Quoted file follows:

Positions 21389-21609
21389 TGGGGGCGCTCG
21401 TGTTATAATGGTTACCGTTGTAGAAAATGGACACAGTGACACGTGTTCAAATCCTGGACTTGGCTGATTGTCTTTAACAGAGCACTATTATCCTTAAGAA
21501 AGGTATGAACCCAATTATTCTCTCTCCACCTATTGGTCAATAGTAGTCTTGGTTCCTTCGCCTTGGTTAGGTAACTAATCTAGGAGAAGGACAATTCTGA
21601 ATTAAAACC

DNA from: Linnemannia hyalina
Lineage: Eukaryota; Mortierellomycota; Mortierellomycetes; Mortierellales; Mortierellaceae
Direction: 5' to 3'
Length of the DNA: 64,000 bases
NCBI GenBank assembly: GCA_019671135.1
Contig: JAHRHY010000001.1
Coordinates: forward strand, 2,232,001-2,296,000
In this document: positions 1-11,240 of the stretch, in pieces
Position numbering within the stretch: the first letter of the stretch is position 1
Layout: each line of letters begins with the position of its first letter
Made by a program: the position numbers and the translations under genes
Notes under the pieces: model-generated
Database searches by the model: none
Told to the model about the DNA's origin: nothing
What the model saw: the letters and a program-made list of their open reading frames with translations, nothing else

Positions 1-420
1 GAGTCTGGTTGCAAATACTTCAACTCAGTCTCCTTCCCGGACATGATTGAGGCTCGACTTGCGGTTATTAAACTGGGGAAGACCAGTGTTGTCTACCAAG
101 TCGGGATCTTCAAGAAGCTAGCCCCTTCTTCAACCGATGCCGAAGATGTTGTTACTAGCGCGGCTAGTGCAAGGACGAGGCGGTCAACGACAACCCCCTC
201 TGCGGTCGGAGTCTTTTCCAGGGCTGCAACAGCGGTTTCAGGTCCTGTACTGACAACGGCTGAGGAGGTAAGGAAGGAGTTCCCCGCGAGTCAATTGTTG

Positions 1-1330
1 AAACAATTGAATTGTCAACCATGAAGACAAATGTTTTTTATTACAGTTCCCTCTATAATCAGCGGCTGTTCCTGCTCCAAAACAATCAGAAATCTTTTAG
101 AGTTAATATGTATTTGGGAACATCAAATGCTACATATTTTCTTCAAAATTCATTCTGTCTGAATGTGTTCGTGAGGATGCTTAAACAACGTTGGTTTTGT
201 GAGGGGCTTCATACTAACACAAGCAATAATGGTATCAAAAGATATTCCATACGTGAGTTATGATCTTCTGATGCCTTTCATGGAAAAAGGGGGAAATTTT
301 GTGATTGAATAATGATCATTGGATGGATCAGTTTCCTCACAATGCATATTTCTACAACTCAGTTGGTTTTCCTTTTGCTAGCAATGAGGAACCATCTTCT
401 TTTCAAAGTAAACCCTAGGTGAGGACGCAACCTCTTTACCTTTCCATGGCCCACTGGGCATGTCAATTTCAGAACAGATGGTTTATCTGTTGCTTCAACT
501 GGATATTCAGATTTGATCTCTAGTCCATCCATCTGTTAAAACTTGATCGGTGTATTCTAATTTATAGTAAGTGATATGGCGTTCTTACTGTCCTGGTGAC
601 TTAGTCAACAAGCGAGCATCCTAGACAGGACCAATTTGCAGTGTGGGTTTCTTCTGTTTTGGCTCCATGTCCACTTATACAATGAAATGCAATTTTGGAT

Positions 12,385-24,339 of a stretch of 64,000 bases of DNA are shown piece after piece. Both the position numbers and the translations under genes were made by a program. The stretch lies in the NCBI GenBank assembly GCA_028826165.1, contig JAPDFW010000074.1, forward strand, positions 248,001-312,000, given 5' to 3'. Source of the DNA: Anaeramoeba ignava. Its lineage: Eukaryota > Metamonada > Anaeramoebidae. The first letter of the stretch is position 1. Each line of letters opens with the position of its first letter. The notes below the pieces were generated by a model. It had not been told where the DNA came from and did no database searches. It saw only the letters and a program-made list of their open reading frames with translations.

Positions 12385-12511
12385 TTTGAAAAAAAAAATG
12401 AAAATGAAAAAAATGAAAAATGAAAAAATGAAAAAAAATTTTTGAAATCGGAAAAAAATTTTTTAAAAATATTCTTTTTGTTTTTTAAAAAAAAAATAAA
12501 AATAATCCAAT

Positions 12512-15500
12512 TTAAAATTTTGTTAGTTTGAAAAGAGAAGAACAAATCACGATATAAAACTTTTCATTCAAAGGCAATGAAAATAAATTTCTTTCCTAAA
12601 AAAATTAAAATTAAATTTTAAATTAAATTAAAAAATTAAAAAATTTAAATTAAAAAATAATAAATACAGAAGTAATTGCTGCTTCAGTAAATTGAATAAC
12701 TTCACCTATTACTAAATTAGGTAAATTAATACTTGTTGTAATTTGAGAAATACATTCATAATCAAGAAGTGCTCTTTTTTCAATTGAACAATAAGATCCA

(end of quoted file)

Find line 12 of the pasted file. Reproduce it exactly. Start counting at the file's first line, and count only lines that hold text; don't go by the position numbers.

Coordinates: forward strand, 2,232,001-2,296,000